Okay, so we know technology impacts us right? Our social lives. Our mental health. Spiritual health. Our emotional responses. Sometimes even our physical health.
We get that dreaded comparison bug and beat ourselves up because our house doesn’t look like the ones on Pinterest.
We call out for a mental health day and unplug from Facebook because we simply don’t have the capacity to think on it that day.
So why on earth do we not think it would impact our children all the more?
If our fully formed adult brains are overstimulated, imagine how our children feel!
Jim Taylor, Ph.D., wrote in Psychology Today that heightened technology exposure might actually be changing the way children’s brains are wired. Why? Because, unlike an adult’s brain, a child’s brain is still developing, and as a result, malleable. When children are exposed to technology at high rates, their brain may adopt an internet approach to thinking – quickly scanning and processing multiple sources of information. Developing brains are particularly vulnerable to this, and where previous generations may have spent much more time reading, imagining, or participating in activities that require focus, attention, brains in children exposed to high volumes of technology may adapt to frequent visual stimulation, rapid change, and little need for imagination.Click here for the full link and 10 Ways Technology Affects Children
TV time, online learning, web surfing, YouTube videos, even the simple gaming apps- all of it impacts our children and their developing bodies- especially with prolonged exposure.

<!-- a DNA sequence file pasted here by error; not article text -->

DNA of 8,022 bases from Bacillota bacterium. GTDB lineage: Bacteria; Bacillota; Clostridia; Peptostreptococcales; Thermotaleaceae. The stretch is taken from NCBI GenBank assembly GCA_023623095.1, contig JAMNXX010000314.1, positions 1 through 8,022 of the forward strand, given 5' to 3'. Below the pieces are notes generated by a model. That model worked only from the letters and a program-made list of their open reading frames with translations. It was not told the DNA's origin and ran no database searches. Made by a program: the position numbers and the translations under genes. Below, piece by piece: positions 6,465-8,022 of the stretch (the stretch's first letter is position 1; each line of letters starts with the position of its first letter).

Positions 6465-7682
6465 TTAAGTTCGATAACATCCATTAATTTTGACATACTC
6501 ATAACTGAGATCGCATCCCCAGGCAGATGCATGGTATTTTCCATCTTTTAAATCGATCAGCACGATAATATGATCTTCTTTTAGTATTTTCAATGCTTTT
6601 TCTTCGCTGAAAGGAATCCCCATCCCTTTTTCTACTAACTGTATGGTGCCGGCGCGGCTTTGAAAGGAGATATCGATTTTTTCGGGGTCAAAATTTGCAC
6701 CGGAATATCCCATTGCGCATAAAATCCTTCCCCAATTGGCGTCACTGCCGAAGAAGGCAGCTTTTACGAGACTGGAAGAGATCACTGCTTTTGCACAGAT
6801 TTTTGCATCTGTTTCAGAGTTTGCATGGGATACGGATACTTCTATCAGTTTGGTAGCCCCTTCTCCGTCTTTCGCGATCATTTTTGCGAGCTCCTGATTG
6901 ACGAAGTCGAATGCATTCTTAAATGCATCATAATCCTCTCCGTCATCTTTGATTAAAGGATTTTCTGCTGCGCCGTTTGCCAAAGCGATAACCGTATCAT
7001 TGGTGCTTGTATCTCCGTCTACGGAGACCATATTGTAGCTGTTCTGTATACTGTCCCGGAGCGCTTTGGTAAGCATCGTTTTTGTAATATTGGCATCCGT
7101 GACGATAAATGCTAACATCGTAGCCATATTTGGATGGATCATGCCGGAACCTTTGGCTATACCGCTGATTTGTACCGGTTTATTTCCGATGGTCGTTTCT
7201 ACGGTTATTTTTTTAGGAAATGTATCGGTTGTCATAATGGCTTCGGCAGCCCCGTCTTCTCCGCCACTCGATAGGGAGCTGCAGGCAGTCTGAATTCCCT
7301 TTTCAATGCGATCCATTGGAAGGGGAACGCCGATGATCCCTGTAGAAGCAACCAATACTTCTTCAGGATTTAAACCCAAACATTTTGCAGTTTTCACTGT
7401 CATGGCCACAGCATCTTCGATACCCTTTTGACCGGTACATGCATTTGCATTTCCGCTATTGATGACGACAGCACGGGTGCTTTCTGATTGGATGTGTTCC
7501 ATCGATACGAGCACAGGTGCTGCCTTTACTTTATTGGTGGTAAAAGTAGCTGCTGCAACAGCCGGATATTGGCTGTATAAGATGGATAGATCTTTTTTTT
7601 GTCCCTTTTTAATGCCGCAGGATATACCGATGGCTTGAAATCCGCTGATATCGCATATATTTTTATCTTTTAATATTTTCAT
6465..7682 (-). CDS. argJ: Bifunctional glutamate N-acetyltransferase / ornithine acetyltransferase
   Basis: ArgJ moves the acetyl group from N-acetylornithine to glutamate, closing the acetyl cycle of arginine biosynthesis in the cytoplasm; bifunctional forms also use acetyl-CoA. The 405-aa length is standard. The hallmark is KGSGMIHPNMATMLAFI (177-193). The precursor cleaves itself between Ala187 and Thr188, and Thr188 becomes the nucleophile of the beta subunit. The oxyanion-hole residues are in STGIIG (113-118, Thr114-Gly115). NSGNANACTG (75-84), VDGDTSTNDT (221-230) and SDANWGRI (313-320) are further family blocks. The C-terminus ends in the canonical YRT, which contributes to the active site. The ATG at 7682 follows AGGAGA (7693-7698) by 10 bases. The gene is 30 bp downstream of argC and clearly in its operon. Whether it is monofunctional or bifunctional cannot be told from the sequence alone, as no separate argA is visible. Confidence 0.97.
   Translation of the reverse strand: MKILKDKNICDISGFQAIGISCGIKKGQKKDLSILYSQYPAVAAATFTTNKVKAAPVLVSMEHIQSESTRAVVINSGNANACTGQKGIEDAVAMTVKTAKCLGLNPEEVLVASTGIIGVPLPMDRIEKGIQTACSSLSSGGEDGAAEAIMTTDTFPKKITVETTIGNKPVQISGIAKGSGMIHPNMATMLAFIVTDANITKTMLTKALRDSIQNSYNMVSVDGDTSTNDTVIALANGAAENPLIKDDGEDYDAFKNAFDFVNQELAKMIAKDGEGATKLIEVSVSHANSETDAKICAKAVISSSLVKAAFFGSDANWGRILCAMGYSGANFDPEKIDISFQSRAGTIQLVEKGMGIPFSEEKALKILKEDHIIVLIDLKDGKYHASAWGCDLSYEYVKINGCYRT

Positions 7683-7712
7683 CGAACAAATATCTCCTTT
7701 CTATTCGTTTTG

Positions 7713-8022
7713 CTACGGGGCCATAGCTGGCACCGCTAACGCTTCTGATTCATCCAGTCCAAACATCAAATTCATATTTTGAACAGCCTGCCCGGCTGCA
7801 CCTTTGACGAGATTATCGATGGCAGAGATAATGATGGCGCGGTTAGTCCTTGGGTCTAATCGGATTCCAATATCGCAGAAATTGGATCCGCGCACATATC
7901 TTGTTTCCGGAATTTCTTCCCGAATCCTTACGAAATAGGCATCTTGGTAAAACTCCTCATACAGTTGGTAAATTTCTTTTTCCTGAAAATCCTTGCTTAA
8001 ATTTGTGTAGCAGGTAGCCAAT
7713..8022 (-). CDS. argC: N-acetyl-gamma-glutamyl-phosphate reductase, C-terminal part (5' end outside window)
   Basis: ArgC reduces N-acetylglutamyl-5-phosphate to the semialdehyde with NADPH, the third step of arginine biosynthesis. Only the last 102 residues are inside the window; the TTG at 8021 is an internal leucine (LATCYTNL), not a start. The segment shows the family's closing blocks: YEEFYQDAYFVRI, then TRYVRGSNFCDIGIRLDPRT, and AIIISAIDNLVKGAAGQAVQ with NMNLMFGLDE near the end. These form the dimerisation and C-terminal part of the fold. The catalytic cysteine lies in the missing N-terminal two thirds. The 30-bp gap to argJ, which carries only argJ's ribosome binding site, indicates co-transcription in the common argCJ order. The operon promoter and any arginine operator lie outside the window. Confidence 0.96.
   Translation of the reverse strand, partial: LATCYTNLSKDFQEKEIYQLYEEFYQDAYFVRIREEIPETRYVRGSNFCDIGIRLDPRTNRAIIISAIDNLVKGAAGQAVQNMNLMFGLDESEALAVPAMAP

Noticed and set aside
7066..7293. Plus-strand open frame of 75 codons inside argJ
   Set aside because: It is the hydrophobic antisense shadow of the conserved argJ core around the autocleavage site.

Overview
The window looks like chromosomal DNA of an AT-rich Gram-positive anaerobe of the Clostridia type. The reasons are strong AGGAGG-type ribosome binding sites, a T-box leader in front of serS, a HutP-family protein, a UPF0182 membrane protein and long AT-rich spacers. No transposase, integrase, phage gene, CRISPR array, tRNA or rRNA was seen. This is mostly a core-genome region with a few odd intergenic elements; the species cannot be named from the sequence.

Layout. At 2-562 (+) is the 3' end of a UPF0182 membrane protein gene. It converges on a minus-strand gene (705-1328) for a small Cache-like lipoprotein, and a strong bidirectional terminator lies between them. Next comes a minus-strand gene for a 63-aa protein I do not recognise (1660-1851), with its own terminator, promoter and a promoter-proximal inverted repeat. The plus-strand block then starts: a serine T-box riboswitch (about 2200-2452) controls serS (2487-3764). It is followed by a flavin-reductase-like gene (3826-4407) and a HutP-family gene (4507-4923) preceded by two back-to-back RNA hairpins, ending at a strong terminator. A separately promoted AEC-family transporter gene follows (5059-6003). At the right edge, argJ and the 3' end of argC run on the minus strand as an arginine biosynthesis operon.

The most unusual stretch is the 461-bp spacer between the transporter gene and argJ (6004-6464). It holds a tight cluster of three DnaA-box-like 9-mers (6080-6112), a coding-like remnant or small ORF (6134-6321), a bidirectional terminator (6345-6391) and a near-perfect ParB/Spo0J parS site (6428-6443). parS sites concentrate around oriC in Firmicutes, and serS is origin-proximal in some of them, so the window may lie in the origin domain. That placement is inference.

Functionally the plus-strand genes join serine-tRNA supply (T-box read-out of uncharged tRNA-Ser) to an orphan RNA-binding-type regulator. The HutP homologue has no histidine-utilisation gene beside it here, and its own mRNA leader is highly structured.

Blue light has a direct impact on children’s eyes leading to health issues like headaches and sleep disorders. Click here for information on your child’s eyes and blue light.
Prolonged screen time means more time indoors and less time outside being active.
Screens even impact the quality of sleep which leads to a lowered immune system.
And technology usage is linked to Attention-Deficit/Hyperactivity Disorder (ADHD), sensory processing disorders, inability to focus, as well as emotional and behavioral issues.
Technology changes the way our children’s brains develop. That alone should be enough to cause you to step in and cut back. This isn’t to shame anyone, but we don’t get a do over. Our babies have one brain, one childhood- we have to take that seriously as Mamas!
(Note: The key to fixing screen addiction is time outdoors. Isaiah went from needing glasses to 20/20 vision in about 10 months with very limited television time and most hours spent outdoors!)